From certain books in the cathedral, came the idea of the boy. The old man walked to and from each of the bookcases that circled the room and withdrew books, flicked through the pages, thought through the words, and then returned them to their place. He then sat at his table, took his pen and began to write.
He placed his character, the boy, somewhere quiet and alone, a place unto himself for the duration of his use – his own bedroom in an apartment complex. The old man then bestowed the bedroom with a bed, a closet, a door and a window arranged into a pleasing manner.
The boy found himself on his knees, beside a pale wall, running a blue crayon along a rippled crack in its surface. Tears ran down his hot cheeks and he hiccupped between sobs. He did not remember why he was crying, or what had happened before entering his bedroom, or what had happened the day before or the day before that, or his name. He suddenly knew he had a mother. And a father. A sister too but only for a moment and then she was gone, as though caught in a riptide and swept away. He cried.
The crayon slid into a hole in the wall and the tip broke. Shavings crumbled to the floor. The hole glowed at his elbow, no bigger than his thumb. Light sunk into it like a puddle in a notch. The boy lay down on his stomach and peeked through. On the other side, he saw a thicket of twigs and thorns like a tiny, fierce forest. A deer stepped into the clearing and began to nibble a berry from an overhanging branch. He watched her soft, elegant legs pace around as she broke off more berries and ate them. His tears dried and he let out a shuddering breath. It startled the deer and she looked up at the hole, watched for a minute, and slowly stepped closer until the boy could only see her hooves and the tawny fur of her legs. She lowered her head down to lap the stream trickling from the hole.
That evening, he drew the scene with crayons – the sky a crumbled blue – and showed his mother, who hugged him to her breast and told him what a wonderful son he was. ‘Thomas,’ she called him. She was a lean woman, her cheek-bones cradling her eyes, the smell of lavender in her skin. His father walked into the kitchen, a letter crunched in his diesel-streaked hands. His mother showed his father the drawing and his father showed her the three day pay notice.
Days passed and the boy watched the little deer eat and rest under an overhanging thorn. To his delight, he had found another world; a crack in the hall that, when peered through, he saw a balcony overlooking a garden of violets, gillyflowers and lavenders circling myrtles. The garden glowed like coral in the moonlight, and a dark-skinned man would appear from behind a reed trellis, dressed as a prince in a turban and silk shirts, leading a sabino horse by the reins. He called out in beautiful Arabic, and a princess came to the balcony, a green satin gown cascading from beneath her floral brocade, flowing between the balusters and down the balcony like mandevilla vines to touch her lover’s fingertips.
The boy’s sister, written into the family at some time, mistook him – clutching his hands around the sides of his eyes and staring into the wall – as though counting for a game of hide-and-seek. She would hide, and later cry because he didn’t play with her anymore, but he could not remember ever having played with her before.
The boy found more and more openings in the walls. A hole in his parent’s bedroom revealed a maiden galleon capsizing into the Baltic Sea, its harbour visible on the horizon. Through a splintering in the kitchen floor the boy watched an eagle soar amidst clouds over a city of white marble far below them. Through a hole under the sink stretched the nave of a cathedral with the pews removed. Bookcases mounted the walls and culminated in the dome of the apse so that the occasional book slipped from the ceiling and fell like a nesting dove that had been struck down. At the far end, in the middle of the sanctuary, an old bedraggled man in a grey gown paced around a desk. He coaxed dust-covered books from shelves at either end of the room, leafed through them for a minute only to return them a moment later, muttering louder each time.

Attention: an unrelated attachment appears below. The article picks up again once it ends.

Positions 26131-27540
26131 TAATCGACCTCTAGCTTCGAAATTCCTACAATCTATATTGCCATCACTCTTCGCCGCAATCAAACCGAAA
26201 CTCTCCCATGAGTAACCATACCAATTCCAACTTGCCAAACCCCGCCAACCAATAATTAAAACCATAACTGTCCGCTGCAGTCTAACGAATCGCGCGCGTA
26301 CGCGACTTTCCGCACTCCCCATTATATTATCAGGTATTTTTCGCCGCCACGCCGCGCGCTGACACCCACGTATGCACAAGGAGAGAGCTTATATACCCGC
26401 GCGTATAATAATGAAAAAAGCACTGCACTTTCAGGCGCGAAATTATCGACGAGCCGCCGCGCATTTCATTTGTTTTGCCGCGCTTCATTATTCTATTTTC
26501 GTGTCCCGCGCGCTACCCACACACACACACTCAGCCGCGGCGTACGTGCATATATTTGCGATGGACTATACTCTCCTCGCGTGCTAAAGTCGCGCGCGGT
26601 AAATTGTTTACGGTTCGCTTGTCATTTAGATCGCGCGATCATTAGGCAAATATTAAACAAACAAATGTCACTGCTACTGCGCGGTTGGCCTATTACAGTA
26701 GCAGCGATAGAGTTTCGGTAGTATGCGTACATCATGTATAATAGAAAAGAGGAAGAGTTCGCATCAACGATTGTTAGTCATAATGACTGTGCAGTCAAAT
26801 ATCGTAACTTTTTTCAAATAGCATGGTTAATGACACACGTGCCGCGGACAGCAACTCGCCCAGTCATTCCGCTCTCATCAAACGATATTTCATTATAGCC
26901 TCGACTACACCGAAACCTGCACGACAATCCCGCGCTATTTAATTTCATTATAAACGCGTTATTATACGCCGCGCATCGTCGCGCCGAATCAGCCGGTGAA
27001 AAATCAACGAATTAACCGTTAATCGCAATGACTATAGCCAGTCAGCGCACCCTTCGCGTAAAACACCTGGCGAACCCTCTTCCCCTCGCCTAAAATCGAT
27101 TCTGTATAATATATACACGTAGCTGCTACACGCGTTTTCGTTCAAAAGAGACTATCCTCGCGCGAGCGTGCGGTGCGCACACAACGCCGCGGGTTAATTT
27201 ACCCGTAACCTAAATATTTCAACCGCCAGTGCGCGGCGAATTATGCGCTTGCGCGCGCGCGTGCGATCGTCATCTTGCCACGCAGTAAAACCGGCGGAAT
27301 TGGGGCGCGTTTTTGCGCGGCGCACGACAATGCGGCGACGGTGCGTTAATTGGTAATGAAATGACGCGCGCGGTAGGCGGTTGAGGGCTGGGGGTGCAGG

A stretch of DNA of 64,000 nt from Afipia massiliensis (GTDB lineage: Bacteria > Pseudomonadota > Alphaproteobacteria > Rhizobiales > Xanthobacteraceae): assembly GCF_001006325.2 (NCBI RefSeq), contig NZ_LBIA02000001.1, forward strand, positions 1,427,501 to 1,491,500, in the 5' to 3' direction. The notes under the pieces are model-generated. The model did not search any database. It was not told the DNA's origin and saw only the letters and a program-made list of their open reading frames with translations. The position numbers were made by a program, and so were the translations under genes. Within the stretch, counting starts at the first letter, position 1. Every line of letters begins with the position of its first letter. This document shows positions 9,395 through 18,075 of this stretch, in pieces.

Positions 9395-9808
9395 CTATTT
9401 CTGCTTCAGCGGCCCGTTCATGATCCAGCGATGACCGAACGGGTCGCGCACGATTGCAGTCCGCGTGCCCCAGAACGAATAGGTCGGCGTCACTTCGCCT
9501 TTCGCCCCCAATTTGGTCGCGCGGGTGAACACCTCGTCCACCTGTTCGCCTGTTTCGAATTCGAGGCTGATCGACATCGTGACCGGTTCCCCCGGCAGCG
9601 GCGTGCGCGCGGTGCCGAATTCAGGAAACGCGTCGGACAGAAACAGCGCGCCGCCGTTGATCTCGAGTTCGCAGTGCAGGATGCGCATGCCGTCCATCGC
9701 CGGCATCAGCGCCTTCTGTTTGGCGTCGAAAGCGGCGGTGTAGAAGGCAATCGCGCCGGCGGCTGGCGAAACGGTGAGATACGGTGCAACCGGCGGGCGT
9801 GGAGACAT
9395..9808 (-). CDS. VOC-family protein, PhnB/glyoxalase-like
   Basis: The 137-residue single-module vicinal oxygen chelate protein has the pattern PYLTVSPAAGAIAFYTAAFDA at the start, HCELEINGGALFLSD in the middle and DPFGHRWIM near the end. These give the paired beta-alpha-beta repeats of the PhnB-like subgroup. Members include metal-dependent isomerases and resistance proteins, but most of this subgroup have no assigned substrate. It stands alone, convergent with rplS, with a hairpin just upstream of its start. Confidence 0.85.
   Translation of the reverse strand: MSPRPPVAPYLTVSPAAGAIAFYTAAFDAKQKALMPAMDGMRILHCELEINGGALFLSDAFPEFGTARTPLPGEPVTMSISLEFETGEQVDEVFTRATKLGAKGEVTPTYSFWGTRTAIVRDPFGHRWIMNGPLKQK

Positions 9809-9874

The boy tried speaking to the deer, but scared her away. And his shouts alerted the palace guards who arrested the Arab prince. So when he came to the old man in the cathedral he only whispered, ‘Hello?’
The old man looked up from behind his desk. He frowned and, easing from his chair, walked down the aisle and knelt to the floor so his face was level with the hole.
‘Thomas?’ The old man did not speak to the boy but seemed to look past him. ‘Why do you disturb me?’
‘Why are you under the sink?’
Impatiently the old man said, ‘“Why” is the prelude to “what is” and does not need explaining – why trouble a man who writes with questions of why he writes? Is it not satisfactory enough that which is, is written?’ With a sudden smile the old man claimed, ‘You may as well be Adam and ask why he was created?’
‘I’m under the sink in the kitchen, in my apartment. Apartment number twenty-two. Where are you?’
The old man’s eyes flicked to the boy’s. ‘Apartment you say?’
‘Yes, number twenty-two.’
‘And there’s a hole under the sink?’
‘Yes. But this isn’t the only one, there’s lots. There’s a deer and a bird, and a boat on the water!’
‘Ah!’ The old man’s face wrinkled with a smile. ‘Yes, they would be mine as well.’ He chuckled and with a sly grin he asked, ‘Did you enjoy the deer?’
‘Yes, very much.’
The old man bellowed with laughter. ‘What nonsense! Like an ape commenting on the refinery of the Sistine Chapel! Or a child admiring the remarkable spark in a mother’s womb! Thank you, Thomas, most amusing.’ He returned to his feet with a huff and walked back to his desk.
‘Hello?’ The boy said. ‘Hello? Hello? Hello?’
The old man took a deep breath and exclaimed, ‘Be silent! Be silent!’ He murmured to himself and crumpled a piece of paper in his hands as he approached the hole. ‘Like a rat in the wall with its squeaking – it will squeak! And squeak! And squeak until it is gone for good! Conversation with you is as productive as remembering a dream!’ With that, he plunged the paper into the hole like a plug.
The next day, huddled in front of the heater in the lounge room, the boy sat between his mother’s legs while she combed his hair. It was raining outside, pouring musical notes onto the bitumen. His mother said his name, ‘Adam’. ‘It’s always been your name silly,’ she cooed.
The front door opened and a cold breeze unfurled inside and rippled over the boy’s shoulder before being sucked into the wall’s cracks. He heard his father’s rustic coughing and the curses he threw down the hallway. His mother joined his father in the kitchen and the boy listened as his father talked about the rent, coughing hoarsely between each sentence. He heard a sudden thud as his father collapsed to the floor.